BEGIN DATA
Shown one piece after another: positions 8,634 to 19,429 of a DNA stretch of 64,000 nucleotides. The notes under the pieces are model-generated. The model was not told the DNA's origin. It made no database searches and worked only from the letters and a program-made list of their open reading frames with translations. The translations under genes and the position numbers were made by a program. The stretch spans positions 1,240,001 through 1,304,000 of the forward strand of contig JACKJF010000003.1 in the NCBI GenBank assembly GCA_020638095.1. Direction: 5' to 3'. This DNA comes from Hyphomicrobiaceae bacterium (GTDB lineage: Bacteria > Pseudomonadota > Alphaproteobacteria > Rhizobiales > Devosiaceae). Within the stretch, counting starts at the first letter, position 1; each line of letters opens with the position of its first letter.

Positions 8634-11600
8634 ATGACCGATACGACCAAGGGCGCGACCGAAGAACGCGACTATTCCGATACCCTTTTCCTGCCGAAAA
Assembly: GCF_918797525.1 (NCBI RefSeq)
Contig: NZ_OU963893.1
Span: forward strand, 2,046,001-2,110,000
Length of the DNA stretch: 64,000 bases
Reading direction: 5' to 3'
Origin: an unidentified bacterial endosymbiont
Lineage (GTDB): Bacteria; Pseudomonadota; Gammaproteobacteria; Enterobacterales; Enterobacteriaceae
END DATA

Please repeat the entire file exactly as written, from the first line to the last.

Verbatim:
Shown one piece after another: positions 8,634 to 19,429 of a DNA stretch of 64,000 nucleotides. The notes under the pieces are model-generated. The model was not told the DNA's origin. It made no database searches and worked only from the letters and a program-made list of their open reading frames with translations. The translations under genes and the position numbers were made by a program. The stretch spans positions 1,240,001 through 1,304,000 of the forward strand of contig JACKJF010000003.1 in the NCBI GenBank assembly GCA_020638095.1. Direction: 5' to 3'. This DNA comes from Hyphomicrobiaceae bacterium (GTDB lineage: Bacteria > Pseudomonadota > Alphaproteobacteria > Rhizobiales > Devosiaceae). Within the stretch, counting starts at the first letter, position 1; each line of letters opens with the position of its first letter.

Positions 8634-11600
8634 ATGACCGATACGACCAAGGGCGCGACCGAAGAACGCGACTATTCCGATACCCTTTTCCTGCCGAAAA
Assembly: GCF_918797525.1 (NCBI RefSeq)
Contig: NZ_OU963893.1
Span: forward strand, 2,046,001-2,110,000
Length of the DNA stretch: 64,000 bases
Reading direction: 5' to 3'
Origin: an unidentified bacterial endosymbiont
Lineage (GTDB): Bacteria; Pseudomonadota; Gammaproteobacteria; Enterobacterales; Enterobacteriaceae